Come with us!
It all started when a friend asked me to join a group of trail runners that were having a hut-to-hut vacation week in the Dolomites. Being an experienced trail runner AND a passionate photographer I was immediately enthusiastic about the idea.
I was expected to join the group and run with them for five or six days, taking pictures of the clients and the landscapes during the whole adventure. The numbers were quite considerable, but I was trained: we had to hike/run for 20 to 35 km (12 to 21 miles) a day, with a positive gain of 1.000/1.500 mt (3,200 to 5,000 feet) – and correspondent loss, of course!
At that point, I had a quick look at my photo bag, and I immediately realized that I was not equipped for that kind of challenge: my full-frame camera and those lenses wouldn’t have survived to that treatment… and even if they could have survived, I couldn’t: too much weight to carry and too much space required. I had to find something better!
The answer is light
This was the reason why I bought my first Micro 4/3 camera. Since that first time, I worked with those trail-runner groups many times and for many years. Every year I was upgrading my Olympus equipment, which was really growing very fast in terms of quality and functions. Since when I started working with the most recent bodies (the E-M1 MkII, in my opinion, was the real game-changer) I didn’t feel any more the need of a full-frame camera, so I started doing everything with Olympus (currently PEN-F and E-M1 MkIII).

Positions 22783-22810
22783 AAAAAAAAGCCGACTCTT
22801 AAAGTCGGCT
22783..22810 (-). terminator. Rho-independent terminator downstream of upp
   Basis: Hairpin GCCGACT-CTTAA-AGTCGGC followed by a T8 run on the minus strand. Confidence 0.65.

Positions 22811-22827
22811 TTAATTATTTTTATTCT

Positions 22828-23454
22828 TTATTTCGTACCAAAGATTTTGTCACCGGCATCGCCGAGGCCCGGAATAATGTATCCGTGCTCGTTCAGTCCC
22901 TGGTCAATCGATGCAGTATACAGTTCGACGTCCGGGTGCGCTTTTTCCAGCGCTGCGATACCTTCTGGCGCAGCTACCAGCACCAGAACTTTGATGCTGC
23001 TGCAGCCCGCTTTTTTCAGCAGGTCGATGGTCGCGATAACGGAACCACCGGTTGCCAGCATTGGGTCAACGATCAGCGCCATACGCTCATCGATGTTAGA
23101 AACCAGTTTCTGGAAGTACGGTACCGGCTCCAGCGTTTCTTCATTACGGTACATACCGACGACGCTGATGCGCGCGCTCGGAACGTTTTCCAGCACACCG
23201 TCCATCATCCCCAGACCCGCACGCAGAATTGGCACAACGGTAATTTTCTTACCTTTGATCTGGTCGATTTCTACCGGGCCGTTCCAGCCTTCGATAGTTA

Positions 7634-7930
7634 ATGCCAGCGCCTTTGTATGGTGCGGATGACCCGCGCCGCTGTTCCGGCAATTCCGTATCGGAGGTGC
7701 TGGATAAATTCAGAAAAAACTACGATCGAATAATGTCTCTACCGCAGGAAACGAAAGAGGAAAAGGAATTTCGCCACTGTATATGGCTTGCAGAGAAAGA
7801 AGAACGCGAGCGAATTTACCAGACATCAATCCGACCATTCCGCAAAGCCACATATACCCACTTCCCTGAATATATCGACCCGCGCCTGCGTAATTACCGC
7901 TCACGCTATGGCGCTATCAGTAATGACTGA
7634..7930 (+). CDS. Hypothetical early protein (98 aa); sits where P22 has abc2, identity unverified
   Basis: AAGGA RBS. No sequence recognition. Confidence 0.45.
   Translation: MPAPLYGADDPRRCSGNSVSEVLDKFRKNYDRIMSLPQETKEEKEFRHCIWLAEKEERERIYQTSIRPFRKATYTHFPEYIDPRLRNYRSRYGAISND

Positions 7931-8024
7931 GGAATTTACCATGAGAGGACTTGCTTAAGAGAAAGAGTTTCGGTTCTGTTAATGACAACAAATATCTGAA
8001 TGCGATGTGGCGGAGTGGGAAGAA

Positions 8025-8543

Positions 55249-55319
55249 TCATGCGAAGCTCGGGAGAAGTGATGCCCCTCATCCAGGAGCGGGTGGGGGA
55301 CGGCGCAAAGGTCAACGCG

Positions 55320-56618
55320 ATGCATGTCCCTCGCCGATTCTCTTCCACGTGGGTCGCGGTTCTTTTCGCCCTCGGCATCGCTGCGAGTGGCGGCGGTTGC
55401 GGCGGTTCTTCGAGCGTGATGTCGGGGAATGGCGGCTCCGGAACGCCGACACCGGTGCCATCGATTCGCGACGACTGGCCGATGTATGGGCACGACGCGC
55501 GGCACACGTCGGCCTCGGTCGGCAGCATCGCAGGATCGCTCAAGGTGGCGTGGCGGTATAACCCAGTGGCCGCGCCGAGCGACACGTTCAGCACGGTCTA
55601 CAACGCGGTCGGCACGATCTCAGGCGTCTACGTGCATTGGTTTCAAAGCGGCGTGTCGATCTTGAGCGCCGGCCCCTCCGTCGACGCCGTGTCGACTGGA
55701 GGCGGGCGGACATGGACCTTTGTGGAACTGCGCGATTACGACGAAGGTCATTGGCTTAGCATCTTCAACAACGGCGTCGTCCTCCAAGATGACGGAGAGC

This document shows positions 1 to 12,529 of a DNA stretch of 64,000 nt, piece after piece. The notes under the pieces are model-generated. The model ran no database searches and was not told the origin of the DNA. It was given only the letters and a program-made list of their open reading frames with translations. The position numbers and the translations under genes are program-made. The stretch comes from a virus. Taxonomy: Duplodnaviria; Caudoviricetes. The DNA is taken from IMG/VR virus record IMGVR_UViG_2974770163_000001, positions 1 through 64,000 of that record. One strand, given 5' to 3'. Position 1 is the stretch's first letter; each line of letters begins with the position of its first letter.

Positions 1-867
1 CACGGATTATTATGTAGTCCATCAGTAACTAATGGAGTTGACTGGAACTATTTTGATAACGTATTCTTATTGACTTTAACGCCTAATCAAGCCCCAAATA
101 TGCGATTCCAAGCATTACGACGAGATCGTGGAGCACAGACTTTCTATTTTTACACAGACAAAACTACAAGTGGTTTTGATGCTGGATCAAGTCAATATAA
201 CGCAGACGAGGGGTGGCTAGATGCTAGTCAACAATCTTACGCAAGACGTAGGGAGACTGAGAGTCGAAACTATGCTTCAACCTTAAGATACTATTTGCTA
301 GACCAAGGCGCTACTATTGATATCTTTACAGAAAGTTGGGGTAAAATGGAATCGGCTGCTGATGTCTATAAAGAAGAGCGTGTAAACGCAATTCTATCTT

But I’m not really a mountain girl
In fact, I live in a small city (Vicenza, near Venice), and the Dolomites, unfortunately, aren’t my usual scenario. I have a very passionate life, and I travel every time I can. Photography is an important part of all this: I love taking pictures of places and locations in every day of my normal life, and very high-quality equipment in a compact package is the real point here. For this reason, I always have at least my beloved PEN-F and a couple of small lenses in my bag (I mean: the everyday handbag, not a photo bag). Because nice things happen even when you enter a bar for a coffee, and I want to be always ready.
In particular, I can say I love taking pictures of what I feel rather than what I see. And here comes another key point of my Olympus gear, because I work a lot in HDR: HDR pictures come from series of many shots (3, 5 or even 7) of the same subject and with different exposure time – this is to extend the base dynamic range of the sensor, which is far less powerful than the human eye’s one. From this point of view, having a very fast shooting sequence helps a lot when there are people in the scene.
But it’s not only about exposure: HDR processing brings to the photographer the ability to get fine details in every single area of the picture, and for this reason, a very wide focus area is very important. Micro 4/3 offers a greater depth of field, given the same angle of view and aperture than the full-frame systems, and this allows you to keep a very wide aperture (so you don’t need to increase the ISO setting) and still have everything in focus.
In general, if I have to choose a moment in the day when I love taking pictures, that’s the blue hour for sure. Because that moment has something magic, and I love trying to bring that magic with me into the picture, and then be able to say “believe me, this is how I felt”.
But, of course, there’s not only the blue hour: every single time I visit any interesting place or city (but every Italian city is interesting, in some way), I bring at least my PEN-F with me: there is always something nice to bring back!
And finally, last but not least, Urbex
When I can, I plan urbex (urban exploration) visits: this is something which I really love, being the situation in which everything comes together: the small and light package makes it easy to walk around even in tricky conditions (it happens that you need to climb a wall or get through small abandoned passages), and the fast shutter sequence and the depth of field with wide apertures help a lot getting the shot even in low light situations, as usually happens in these locations.